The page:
My initial experience with DSC was about a week figuring out the basics, building a pull server, figuring out how I wanted to structure my scripts, how to build a basic DSC resource, and do a basic DSC pull config. I spent the next two weeks writing over two dozen DSC resources to build a configuration of what I consider a more complex scenario, multi-instance MSMQ failover cluster with iSCSI storage to our SAN. I've completed about 95% of the tasks I know of, there is always one more thing that we do manually that is just a click that I want and need to automate ends up as another small DSC resource, simple and sweet.

    This does pay off. I think you know that. A peer of mine recently came out of a meeting needing an instance like this MSMQ cluster by July and it would otherwise be a big deal if the prior work wasn't done. Now it's just a couple dozen lines of configuration data and he's done. No servers to "build", software to install, did he get all the settings right, etc. Its is one of the closest things I've seen to IBM pixie dust in 15 years doing Windows Server administration. This person has good PowerShell background but again took quite a bit of time to dig around in it and is low and slow like you. He'll get DSC, he sees the value and wants to learn it. There are others that could care less, its just a matter of convincing them that the week it takes them to build that server can be done in an hour of configuration data instead, or better yet working on using our CMDB to pull the configuration data from instead so they just fill out a form instead of building hashtables, json, psd1, or whatever other mechanism you use for storing that configuration data.

    PowerShell DSC is young in its lifecycle it will get better. It isn't going away. There are other products that can accomplish the same thing, I'm not as found of other products as Microsoft has done a killer job integrating this into one of the most powerful scripting languages I've ever used, but they are there and can get the job done. You are lucky that your management has bought into the DSC pill, I would love to have that kind of backing to automate with DSC as my tool of choice. Unfortunately it looks like I'll have to use another DSC style tool that I will more than likely make invoke either powershell scripts or maybe DSC to configure items that the tool doesn't support.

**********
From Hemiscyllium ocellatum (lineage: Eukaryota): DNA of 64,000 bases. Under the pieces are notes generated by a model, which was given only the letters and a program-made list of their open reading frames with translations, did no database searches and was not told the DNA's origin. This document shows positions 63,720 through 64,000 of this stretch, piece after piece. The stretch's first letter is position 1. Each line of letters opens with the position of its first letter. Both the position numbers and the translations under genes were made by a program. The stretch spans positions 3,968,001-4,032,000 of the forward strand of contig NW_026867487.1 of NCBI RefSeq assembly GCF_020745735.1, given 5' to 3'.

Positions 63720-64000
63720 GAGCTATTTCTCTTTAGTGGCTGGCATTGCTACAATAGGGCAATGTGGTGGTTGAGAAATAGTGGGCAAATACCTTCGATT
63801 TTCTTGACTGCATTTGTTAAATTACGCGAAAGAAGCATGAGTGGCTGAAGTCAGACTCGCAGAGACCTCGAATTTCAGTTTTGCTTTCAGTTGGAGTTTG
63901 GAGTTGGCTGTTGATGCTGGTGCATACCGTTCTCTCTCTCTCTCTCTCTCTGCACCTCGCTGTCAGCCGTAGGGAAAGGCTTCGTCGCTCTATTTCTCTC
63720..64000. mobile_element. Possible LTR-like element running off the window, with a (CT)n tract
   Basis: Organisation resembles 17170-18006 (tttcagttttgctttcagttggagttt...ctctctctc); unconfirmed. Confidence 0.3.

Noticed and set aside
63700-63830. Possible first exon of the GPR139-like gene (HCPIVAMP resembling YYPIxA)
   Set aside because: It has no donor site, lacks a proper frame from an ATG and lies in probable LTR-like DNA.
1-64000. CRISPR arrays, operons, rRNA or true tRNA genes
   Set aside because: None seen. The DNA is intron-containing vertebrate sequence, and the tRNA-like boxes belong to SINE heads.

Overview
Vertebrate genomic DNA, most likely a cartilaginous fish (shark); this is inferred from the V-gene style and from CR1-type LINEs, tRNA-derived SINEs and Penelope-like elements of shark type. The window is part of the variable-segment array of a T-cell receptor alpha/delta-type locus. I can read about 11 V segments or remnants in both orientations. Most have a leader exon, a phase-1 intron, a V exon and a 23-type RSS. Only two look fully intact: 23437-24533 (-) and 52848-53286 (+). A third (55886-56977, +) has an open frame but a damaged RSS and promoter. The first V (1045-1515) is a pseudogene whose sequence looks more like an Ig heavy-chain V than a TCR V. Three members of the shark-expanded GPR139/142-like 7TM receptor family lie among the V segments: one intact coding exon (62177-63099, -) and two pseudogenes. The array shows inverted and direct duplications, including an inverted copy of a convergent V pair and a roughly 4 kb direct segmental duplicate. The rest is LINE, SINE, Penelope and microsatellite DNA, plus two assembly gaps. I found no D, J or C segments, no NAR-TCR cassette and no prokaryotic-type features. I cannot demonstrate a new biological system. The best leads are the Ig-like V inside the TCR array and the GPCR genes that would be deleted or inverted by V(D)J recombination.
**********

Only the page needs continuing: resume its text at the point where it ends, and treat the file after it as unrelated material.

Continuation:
You aren't alone with struggles and frustrations around what really is a change in culture for Windows Server sysadmins. Some will really struggle. Those that haven't learned PowerShell are in the worst situation as if you've avoided PowerShell up till now I can't imagine how with all the things moving into it and out of traditional GUI. Those that learned PowerShell but don't lean on it everyday to do their job will struggle. Its people that when asked a question or need to solve a problem that jump right into ISE to build a solution, they are going to thrive with DSC. Those are the kind of people you want to be our sysadmins. Not all sysadmins will want to do that and I think they will find their place, and it may be not as a sysadmin.

  • #26390
    Profile photo of Marty Bowman
    Marty Bowman


    Thanks for your detailed reply. The disconnect I am having with the software development sprints is aptly described when you mention that it flows better when you have a base to start with. We are trying to develop the base and the solution simultaneously and at a fast pace. I have nothing wrong with embracing a 'developer-like' role, I'm just not one instantly. I've got a big dose of cognitive dissonance. I fully embrace DSC as a key 'way forward' in Windows and I'm considered a thought leader in my area, but this particular working format (of which I had no input on, despite being a lead) has soured me. The journey is a key element of the ultimate success, I firmly believe that. And team members are not clones of one another in that journey.

    I've been on the PowerShell bandwagon for a while. I have a laundry list of ad-hoc scripts and some GUI tools as well that make life easier. There's many areas I still want to dig into, that I'm aware will add tremendous value. Currently I've got one foot in some of the 'old' ways of doing things, and one foot in the future at the moment. I am working to maintain a position on the future side.

  • #26391
    Profile photo of Steven Murawski
    Steven Murawski

    Hey Marty,

    Great post. I blogged about it a bit.

    For the short version:


    I think that you are in a tough spot, but not insurmountable.

    I'd really suggest checking out Don's video (linked above) on patterns for developing resources and use that to develop the module based resources (rather than the class based ones). This will help in the "production ready" capacity and you can transition to class based resources when you are comfortable.

    If you don't already, get a build pipeline in place so you can deliver a configuration with one resource to one machine from source control. This will be your lifeline and even if you don't get a full server baseline by the end of the project, you should be able to get one in place shortly thereafter. Resources can be updated/tweaked/fixed and if you have a solid pipeline to deliver those changes at will, you'll be able to move a lot faster.

    I know you don't love sprint workflow, but try to embrace it. If your standups are more than, "what I did yesterday, what I'm doing today, and what's blocking me" – push back. Standups should be quick and informative and let you get back to work. Let the sprints help show if your (company) expectations are too high!

    Hang in there Marty!

  • #26396
    Profile photo of Marty Bowman
    Marty Bowman


    Thanks for the time you spent on your reply and accompanying blog post. I was looking for perspective and this helps tremendously. Also, very timely that you mention Don's resource design video. I JUST finished watching this earlier this week. It is a great resource (no pun intended – thank you, Don!). With regard to your blog post, I will add, we do at least have well defined OS build, so the baseline is about porting over settings into DSC, and much less about deciding what the baseline is.